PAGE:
Starting Tuesday, Dallas ISD will require students and teachers to wear masks at its campuses, defying Gov. Greg Abbott’s order that bars districts from issuing mask mandates.
Superintendent Michael Hinojosa announced the change during a Monday morning press conference, saying that it was within his discretion to ensure the health and safety of his employees and the district’s students.
“We’re in a situation that has gotten significantly more urgent,” Hinojosa said.
Dallas is the first district in the state to flout the governor’s order; Houston — the state’s largest district — is considering such a move. Its new superintendent, Millard House II, announced last week that he would bring a mask mandate in front of Houston trustees at their next board meeting, Aug. 12.
School officials say it’s necessary in the face of the highly contagious delta variant. The youngest students remain ineligible for the COVID-19 vaccine.
In a statement, Ben Mackey, Dallas’ board president, said he was fully supportive of Hinojosa’s stance.
“The superintendent is the educational leader and chief executive officer of our school district tasked with the day-to-day operations of the district, which includes implementing safety protocols,” Mackey said. “Requiring masks for staff and students while on district property is a reasonable and necessary safety protocol to protect against the spread of COVID-19 and the new delta variant.
“Towards the end of last school year, we saw very low transmissions rates on campuses, thanks in part to masks being worn consistently by educators and students.”
Abbott’s executive order, issued in May, bars public schools and the Texas Education Agency from issuing any requirements on mask usage. Those who defy Abbott’s order could be subject to a fine of up to $1,000. It’s unclear how such a penalty could be applied to school districts.
Asked about a potential fine, Hinojosa responded: “Who knows?”
“All this is going to play itself out, and we’re not going to be the only ones taking this action,” Hinojosa said.
That certainly seems to be the case, as we have discussed before. HISD will vote on whether or not to follow through on Thursday, while Austin ISD may have made a decision by now as well. There’s also this:
Meanwhile, the Southern Center for Child Advocacy, a nonprofit education group, filed a lawsuit Sunday night in Travis County against Abbott and his executive order prohibiting school districts, governmental bodies or any public or private entity that is receiving or will receive public funds from requiring masks.
In the absence of a statewide mask mandate, the group seeks to give the power to enforce mask wearing back to local school districts, said Hank Bostwick, volunteer center coordinator and lawyer.
The lawsuit claims that Abbott is overreaching his authority and that his emergency powers should be used to take proactive steps and “not to advance an anti-mask political agenda that has no discernible basis in the data regarding the COVID-19 contagion rate.”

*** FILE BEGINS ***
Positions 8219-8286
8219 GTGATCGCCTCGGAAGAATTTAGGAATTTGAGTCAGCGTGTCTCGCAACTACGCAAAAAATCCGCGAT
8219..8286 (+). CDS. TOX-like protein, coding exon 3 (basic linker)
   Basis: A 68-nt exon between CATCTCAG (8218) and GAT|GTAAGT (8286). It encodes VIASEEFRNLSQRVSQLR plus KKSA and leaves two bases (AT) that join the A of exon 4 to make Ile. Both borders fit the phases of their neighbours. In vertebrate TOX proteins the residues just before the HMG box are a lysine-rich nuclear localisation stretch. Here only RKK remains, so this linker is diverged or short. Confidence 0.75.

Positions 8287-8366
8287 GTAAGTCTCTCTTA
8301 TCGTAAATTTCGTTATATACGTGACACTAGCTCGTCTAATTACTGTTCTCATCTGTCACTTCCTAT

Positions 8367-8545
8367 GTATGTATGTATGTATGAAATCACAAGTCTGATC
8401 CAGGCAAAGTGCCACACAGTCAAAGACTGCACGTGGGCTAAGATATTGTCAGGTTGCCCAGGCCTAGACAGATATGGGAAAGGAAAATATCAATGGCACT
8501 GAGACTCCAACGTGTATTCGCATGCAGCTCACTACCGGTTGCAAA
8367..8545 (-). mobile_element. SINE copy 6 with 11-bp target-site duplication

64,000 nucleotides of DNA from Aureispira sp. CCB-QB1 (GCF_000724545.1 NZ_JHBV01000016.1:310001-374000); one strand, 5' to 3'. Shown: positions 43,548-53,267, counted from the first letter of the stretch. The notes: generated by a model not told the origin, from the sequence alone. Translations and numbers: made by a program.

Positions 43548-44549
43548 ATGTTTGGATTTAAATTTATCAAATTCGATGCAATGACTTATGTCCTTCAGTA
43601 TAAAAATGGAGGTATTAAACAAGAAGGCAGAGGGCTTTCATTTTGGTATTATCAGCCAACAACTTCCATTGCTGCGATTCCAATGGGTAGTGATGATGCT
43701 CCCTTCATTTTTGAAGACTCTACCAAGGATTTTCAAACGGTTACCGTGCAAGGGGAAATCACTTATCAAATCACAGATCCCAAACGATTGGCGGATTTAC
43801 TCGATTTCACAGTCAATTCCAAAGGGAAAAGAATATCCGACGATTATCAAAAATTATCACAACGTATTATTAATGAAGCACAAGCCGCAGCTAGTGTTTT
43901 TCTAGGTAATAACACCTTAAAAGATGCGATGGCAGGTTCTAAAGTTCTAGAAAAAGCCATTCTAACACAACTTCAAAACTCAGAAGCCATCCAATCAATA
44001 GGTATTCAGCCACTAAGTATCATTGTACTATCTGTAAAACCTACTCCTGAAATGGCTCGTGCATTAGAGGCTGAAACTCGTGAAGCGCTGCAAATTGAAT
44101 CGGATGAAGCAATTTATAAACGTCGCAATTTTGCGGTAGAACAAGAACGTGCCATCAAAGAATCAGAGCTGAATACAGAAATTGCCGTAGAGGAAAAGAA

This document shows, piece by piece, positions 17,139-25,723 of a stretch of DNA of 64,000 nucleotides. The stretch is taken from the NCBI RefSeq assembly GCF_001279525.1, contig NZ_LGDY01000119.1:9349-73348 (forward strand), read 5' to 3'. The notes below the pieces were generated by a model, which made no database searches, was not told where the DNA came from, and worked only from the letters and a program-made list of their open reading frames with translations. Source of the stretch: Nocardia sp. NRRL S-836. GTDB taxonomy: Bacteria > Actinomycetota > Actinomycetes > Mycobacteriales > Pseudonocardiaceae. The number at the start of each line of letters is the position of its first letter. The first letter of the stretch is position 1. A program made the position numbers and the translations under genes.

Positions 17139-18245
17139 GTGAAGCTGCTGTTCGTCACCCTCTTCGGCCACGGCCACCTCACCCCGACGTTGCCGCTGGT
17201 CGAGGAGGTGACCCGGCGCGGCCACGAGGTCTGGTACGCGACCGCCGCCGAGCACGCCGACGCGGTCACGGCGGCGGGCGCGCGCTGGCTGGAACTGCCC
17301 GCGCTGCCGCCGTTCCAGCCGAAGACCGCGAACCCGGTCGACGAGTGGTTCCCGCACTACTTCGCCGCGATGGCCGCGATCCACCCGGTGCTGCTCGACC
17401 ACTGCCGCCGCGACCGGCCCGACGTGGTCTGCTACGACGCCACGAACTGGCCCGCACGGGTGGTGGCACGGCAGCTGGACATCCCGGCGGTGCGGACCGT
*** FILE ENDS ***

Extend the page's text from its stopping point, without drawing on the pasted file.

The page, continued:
“This is purely political gamesmanship, and has nothing to do with the health and safety of Texas children or their teachers,” Bostwick said.
The lawsuit highlights that people of color are still lagging behind in vaccination rates and getting these families back in schools without proper protection makes them vulnerable to an increased rate of infection.
“The threat to the health and safety of Texas public school students and teachers is imminent and real,” the lawsuit states.
The group also claims that the governor is in violation of Texas education code because children with disabilities “are entitled to learn and interact with their non-disabled or typical peers in a safe and healthy educational environment.” The order not allowing masks means some of these students may be unable to attend school in-person if masking is not required, the lawsuit claims.
I looked around but was unable to find anything else about this lawsuit. From the Trib story, it seems they are making a couple of statutory claims – the Governor does not have the legal authority under the law to forbid school districts (and presumably other local governmental entities) from forbidding them from adopting mask mandates, and the lack of a mask mandate violates state law about providing an equal educational opportunity to all students. This Chron story suggests that these plaintiffs are not alone in that position.
Harris County Attorney Christian Menefee contends Abbott is misusing the Disaster Act. He cautioned that the governor’s power “is not absolute.”
“While he acknowledges that COVID is a health crisis that needs addressing, he then bars measures that would help mitigate this disaster,” the county attorney said in a statement. “The Disaster Act doesn’t allow him to do that, and local county and city officials should be able to take actions needed to stop the spread of COVID — including issuing a mask mandate.”
It would be fine by me if the Harris County Attorney were to take more direct action on that point. It may well be that this legal argument fails in court, but I see no harm in making that argument, as forcefully as possible. Maybe it’s Greg Abbott who is wrong in his interpretation of the law. Wouldn’t it be nice to know? Only one way to find out.
UPDATE: The Chron writes about the SCCA suit but has no further details.